|Volume 17, Issue 1||
Even installing a block of sidewalk is very expensive. Right-of-way (ROW) has to be purchased from adjacent landowners where necessary. Many county streets are flanked by drainage ditches, and when a sidewalk is installed, culverts are built to replace them.
In some cases, bike lanes can be added to streets by simply restriping the pavement. This was achieved on Cornell, between Highway 26 and 143rd, when a major repaving project was done last year. Narrow roads often require additional ROW and drainage, however.
Projects are also ranked according to the number of requests that have been made by the public. On the county website, there’s a form that anyone can fill out to request an improvement. First, check the Pedestrian and Biking Improvement Candidates Map to see if your project is already under consideration. If it is, you can still submit the form and cite the Candidate number, to add your voice to the request. There are over 100 URMD candidates identified already.
Of the five projects that we listed, two have already made the candidate list, and one is being handled as a Capital Project, outside the URMD budget.
A bike lane in both directions on Miller Road from Barnes to Cornell is on the map. Portions of the roadway are narrow and adding bike lanes will be expensive.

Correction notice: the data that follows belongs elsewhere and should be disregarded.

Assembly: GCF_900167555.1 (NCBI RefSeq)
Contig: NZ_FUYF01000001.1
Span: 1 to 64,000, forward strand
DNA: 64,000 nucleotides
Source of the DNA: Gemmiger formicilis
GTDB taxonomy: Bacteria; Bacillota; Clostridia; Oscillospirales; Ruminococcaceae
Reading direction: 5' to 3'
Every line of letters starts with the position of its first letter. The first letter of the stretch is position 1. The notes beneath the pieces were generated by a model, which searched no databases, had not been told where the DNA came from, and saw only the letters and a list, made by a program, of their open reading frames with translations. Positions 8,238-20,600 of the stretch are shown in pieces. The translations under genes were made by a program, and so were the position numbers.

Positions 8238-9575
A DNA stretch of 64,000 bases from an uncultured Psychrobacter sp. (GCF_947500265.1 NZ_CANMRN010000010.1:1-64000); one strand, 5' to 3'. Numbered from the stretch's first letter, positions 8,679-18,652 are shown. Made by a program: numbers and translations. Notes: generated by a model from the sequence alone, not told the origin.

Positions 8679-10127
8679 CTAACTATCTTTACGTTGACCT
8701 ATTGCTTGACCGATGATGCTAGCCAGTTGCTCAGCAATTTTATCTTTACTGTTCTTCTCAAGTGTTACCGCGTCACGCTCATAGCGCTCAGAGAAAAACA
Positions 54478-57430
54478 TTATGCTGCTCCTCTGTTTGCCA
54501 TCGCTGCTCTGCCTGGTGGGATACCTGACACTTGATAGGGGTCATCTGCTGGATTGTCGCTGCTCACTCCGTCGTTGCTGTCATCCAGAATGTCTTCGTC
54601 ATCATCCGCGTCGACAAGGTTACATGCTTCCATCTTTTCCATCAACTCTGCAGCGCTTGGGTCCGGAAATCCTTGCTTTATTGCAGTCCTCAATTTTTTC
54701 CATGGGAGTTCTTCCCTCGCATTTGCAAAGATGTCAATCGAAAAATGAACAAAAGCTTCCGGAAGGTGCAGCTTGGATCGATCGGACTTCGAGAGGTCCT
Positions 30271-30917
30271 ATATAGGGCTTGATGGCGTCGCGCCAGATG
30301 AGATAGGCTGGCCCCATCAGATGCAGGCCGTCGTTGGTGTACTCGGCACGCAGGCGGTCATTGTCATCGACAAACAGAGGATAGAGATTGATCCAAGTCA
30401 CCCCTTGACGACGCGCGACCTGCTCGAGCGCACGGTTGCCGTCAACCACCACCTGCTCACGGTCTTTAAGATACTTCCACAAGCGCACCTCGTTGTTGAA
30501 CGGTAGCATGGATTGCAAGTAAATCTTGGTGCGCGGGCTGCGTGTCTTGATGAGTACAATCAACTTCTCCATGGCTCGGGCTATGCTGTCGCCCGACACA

Barnes Elementary School sidewalk / crosswalk is a “Capital Project.” The road improvement is part of the Murray/Walker intersection project and is under design, and the crosswalk is a separate project. The timeline for these is about three years
Sidewalks and bike lanes along Butner Road from Cedar Hills Boulevard to Murray in many places: there are a couple of small projects currently on the list for portions of Butner, but the narrow road with very short front yards in many places will make this extremely expensive and difficult. One requested segment would cost $3 million, and another would cost $7.2 million.
Bike lane on Barnes Road from Leahy to County Line: this should go on the list.
Westhaven neighborhood to Barnes Rd. direct bike / ped route to Sunset Transit Center: this should go on the map, although it might not qualify as a county project since much of it is on private property. It was suggested that the park district might take it on.
If you have additional ideas of bike/ped projects, please add them to the list! The community can also lobby for additional funding by contacting our County Commissioner and attending and testifying at Commission meetings.
The February 12 CPO 1 meeting will include a discussion of the Cedar Mill Community Plan with Erin Wardell, Principal Planner, Transportation Planning for LUT. The plan determined increased density levels in many neighborhoods, and called for transportation improvements that never materialized. While minor modifications have been made over the years, it’s largely unchanged since it was formulated in 1983. You can look through the latest version by downloading the PDF file.
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PO Box 91061
Portland, Oregon 97291